Saunders vs Ryder: British Champ Edges Middleweight Clash, But Ryder Can Smash The Rematch

And Leaner Meaner Chisora also triumphs in his match...
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And Leaner Meaner Chisora also triumphs in his match...

As was the case in May of 2011, when undefeated duo George Groves and James DeGale squared off, Saturday night the British boxing fraternity were treated to a hotly disputed, real “pick'em” affair when Billy Joe Saunders defended his prized British middleweight crown against Islington's own, John “the Gorilla” Ryder. Like Groves vs. DeGale, both fighters entered the ring without a blemish on their perfect records, with aspirations of breaking through the cusp of British level- to European and world honours alike.

Perhaps it was almost fitting, that again, like the aforementioned bout, we were treated to an extremely close fight with either man staking a good case for victory at the end of the 12 rounds.

It was Ryder who took the early initiative, taking the fight to Saunders and having success pushing his man back- parrying many of the champions' shots off his shoulders.

As the fight progressed it evolved more into a cat and mouse affair, with Saunders boxing off the back foot and Ryder continuing to stalk the Hertfordshire man, stunning Saunders with a counter left hand in the sevnenth.

With Ryder ahead on most scorecards at ringside, it was apparent Saunders needed to take the fight by the scruff of the neck if he intended on defending the title he holds so dear to his heart- and that he did. Triumphing in the championship rounds, racking up points on the outside while the challengers punch output dipped significantly, taking it to the wire.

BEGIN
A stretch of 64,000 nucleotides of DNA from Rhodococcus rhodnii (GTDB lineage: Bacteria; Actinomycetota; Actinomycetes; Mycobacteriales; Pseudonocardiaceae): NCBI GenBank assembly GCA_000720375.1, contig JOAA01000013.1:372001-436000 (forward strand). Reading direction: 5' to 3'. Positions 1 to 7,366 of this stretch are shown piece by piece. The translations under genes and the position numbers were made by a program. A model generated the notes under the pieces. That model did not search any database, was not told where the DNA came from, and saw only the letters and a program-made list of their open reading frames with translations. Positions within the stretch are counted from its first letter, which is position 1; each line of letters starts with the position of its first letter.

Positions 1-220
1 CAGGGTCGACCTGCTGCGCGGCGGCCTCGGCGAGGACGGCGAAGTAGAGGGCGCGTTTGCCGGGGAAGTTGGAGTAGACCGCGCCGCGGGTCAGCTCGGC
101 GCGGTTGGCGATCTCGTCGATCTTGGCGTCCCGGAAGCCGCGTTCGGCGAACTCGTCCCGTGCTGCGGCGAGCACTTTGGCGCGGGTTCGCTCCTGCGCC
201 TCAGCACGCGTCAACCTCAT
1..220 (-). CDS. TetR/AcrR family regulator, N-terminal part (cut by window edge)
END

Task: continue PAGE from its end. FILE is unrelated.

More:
Much to the disappointment of Ryder and his corner, Billy Joe was awarded the verdict via unanimous decision, with scores of 115-114, and 115-113 (twice).

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Round-by-round breakdown:

Round 1: Both fighters come out exercising stiff jabs, trying to hold the centre of the ring. Cagey round.

 Saunders 9-10 Ryder

Round 2: Champion and challenger both setting a very fast pace. Ryder establishes himself as the aggressor, with Saunders using lateral movement. Billy Joe does a good job of effectively avoiding Ryder's jab- and landing his own.

Saunders 10-9 Ryder

Round 3: Ryder seems to have upped his work rate here in round 3, doing a good job of smothering Saunders' shots on the inside while dictating the pace of the fight.

Saunders 9-10 Ryder

Round 4: The challenger Ryder is looking more and more comfortable in there as the rounds go on, as he begins to find his range, touching Saunders with the left hand. Ryder continues to push the champion back, as the expression on Saunders' face suggests he's surprised at his opponents strength. You can tell why Ryder's alias is “The Gorilla”!

Saunders 9-10 Ryder

Round 5: Saunders gets his man onto the ropes and flurries- exciting the crowd, but Ryder's defence is good, slipping most of the shots. However his punch output drops significantly, allowing Saunders' activity to take the round.

Saunders 10-9 Ryder

Round 6: Ryder looking classy as he slips and parries Saunders attack. At the half way point in the fight it looks as if Ryder has tamed Billy Joe.

Saunders 9-10 Ryder

Round 7: Good action. Ryder lands the best punch of the fight- a counter left hand the forces Saunders to retreat to the ropes. He definitely felt the challengers power there! Saunders' pride sees him fight his way off the ropes. The two exchange a fierce stare as the bell sounds for the end of the round.

Saunders 9-10 Ryder

Round 8: It becomes increasingly apparent as the fight matures, that Ryder can walk through Billy Joe's punches, while Saunders continues to stay on the back foot, picking his opportunities- not wanting to stand in front of the challenger for too long. Even round.

Saunders 10-10 Ryder